It’s a popular saying in business circles, but it holds true: People do business with people they know, like, and trust (especially in sales).
No-one wants to hand their money to some faceless corporation or sign a contract with someone they just met.
Whether we realize it or not, we want to buy from people we can trust. People who do what they say, fulfill their promises, and fix things when they go wrong.
This is as true of people as it is of a company. In their journey, prospective buyers want to know they can trust the company as much as they can trust the individuals they’re dealing with.
That means the trust-building starts from the outset, when they first encounter you at a conference, visit your website, or read one of your emails.
So how can you be a business that people know, like, and trust? Here are a few ways you can earn all of that from your prospects.
How to Build Trust with Customers
One great way for people to get to know you is through brand awareness. Sharing information, being active on social media, and creating interesting content can all help people get to know who you are and what you do.
Here are 5 ways you can get your audience to know you:
- Have conversations with people on social media, and answer their questions.
- Write extensively about your mission and the problems you solve.
- Share your knowledge in blog articles to get people to your website.
- Propel them further down the sales funnel with white papers and webinars.
- Build your thought leadership through conference presentations and podcasts.
You can even benefit your entire industry. Share information that addresses the issues you’re facing. Curate industry news as well as outside influences that affect your industry. For example, home builders will want to know about timber production and tariffs, because that will affect home building costs.
Basically, help people get to know you by providing valuable content that will help other people do their jobs and meet their own goals.
You can get people to like you by making sure your content is timely and relevant. Share content that people are interested in, even if it’s just a pop culture reference or something that capitalizes on the latest #HashtagTrend.
Your content can’t just be dry and boring. It has to be interesting, captivating, enticing, and even fun. Sure, you want to write informative articles that help boost your search engine rankings. But your marketing needs to be more than dry information, it should make people want to come back for more.
People learn to trust you through your transparency. But that’s as much about telling people what you’re doing and being honest with them as it is actually letting your employees communicate with the public, giving them a voice and a presence, whether it’s on social media or at conferences.
In the early days of social media, online shoe seller Zappos made a name for itself by encouraging all of its employees to be on social media and speak for the company on their behalf. They tweeted, shared photos, wrote blog articles, and communicated with people. They developed online friendships, and those friends became loyal customers.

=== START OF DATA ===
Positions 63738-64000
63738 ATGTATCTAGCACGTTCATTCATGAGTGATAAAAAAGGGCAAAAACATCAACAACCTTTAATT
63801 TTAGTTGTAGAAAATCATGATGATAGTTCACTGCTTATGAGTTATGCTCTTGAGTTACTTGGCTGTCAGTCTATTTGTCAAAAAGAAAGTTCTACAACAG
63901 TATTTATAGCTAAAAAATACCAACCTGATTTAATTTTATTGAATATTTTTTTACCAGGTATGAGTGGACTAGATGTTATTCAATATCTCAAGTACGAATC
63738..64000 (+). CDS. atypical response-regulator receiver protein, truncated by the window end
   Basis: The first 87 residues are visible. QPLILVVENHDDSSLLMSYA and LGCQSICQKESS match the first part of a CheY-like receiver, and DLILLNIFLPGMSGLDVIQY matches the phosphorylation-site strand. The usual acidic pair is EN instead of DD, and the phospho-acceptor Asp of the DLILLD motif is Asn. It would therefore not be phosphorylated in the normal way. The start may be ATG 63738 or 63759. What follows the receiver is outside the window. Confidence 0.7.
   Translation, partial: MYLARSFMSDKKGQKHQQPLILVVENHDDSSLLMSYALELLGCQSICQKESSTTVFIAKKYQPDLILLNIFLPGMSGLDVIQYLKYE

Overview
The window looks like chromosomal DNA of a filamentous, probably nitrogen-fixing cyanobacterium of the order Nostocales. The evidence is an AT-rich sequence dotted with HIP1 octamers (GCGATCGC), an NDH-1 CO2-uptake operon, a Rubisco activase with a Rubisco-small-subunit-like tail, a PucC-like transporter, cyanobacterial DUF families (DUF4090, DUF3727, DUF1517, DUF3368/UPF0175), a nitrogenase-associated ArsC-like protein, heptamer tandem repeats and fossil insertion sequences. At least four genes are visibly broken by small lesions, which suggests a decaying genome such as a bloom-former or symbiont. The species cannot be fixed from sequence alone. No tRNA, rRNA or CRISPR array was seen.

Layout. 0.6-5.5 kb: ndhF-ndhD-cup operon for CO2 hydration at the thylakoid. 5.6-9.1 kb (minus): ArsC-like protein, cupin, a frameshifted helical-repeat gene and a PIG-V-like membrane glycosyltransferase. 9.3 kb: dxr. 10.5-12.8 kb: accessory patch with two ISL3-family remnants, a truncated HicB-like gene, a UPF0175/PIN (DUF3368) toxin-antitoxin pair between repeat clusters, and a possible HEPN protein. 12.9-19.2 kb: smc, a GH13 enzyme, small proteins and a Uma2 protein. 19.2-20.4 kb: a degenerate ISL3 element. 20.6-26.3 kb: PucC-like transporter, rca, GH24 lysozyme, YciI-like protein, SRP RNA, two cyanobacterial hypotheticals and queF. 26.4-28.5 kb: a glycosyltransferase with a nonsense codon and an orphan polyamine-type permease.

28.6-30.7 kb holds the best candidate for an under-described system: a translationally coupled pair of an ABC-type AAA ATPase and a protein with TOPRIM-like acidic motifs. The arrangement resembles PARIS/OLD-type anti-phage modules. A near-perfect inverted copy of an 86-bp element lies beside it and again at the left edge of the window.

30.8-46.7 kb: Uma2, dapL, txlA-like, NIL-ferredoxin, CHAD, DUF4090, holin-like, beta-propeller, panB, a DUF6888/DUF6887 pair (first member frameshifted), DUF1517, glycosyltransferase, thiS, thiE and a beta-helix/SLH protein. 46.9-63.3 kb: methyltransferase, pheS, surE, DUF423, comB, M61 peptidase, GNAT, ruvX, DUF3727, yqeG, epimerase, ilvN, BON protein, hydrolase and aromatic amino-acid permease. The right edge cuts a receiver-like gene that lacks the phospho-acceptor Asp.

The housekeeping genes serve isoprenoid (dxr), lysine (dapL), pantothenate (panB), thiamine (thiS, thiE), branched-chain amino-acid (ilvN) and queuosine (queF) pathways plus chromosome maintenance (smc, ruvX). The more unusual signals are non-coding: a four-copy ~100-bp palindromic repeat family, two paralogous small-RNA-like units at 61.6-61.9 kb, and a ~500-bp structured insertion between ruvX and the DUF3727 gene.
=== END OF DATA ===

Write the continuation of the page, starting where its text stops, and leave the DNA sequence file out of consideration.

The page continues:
In short, people trusted Zappos because they had friends who worked there, and they could put a face to a brand. It also didn’t hurt that Zappos focused heavily on customer service, making sure their buying and returns process was as painless as possible, but the trust the employees earned by having a voice was a big reason for its success.
The Final Message: People Buy from People
The most important thing to remember from the original quote is that people want to buy from other people, not a business. A lot of B2B purchasing decisions have more to do with the relationships the buyers have with the salespeople, and less to do with the product or service.
That means your strategy should be to talk to your prospects like people, not like a business. B2B marketing is no different than B2C marketing: you’re speaking to people who have emotions and goals, they want to do well in their job, and their goal is to find the product or service that will help them and their employer.
The best relationship-oriented sellers place their connection with the customer above all other elements of the selling process. How do they develop that trust? By adding value and spending plenty of time with their prospect both before and after the deal is signed.
As the world becomes an increasingly digital landscape, there is a real growing need for trust. Sellers must humanize their sales processes in a world where sales are increasingly being led by Artificial Intelligence and Machine Learning.
But here’s the good news, adding the human touch to meetings and sales-related discussions can prove to be the secret ingredient to fruitful conversations and overcoming sales objections. Bonus: Machines can’t replicate true human interaction.
So instead of making pitches to faceless executives, make an effort to speak to the people. Treat them like real people, not like a business or an account. And don’t forget to let your personality shine through.
That’s when they’ll start to do business with you.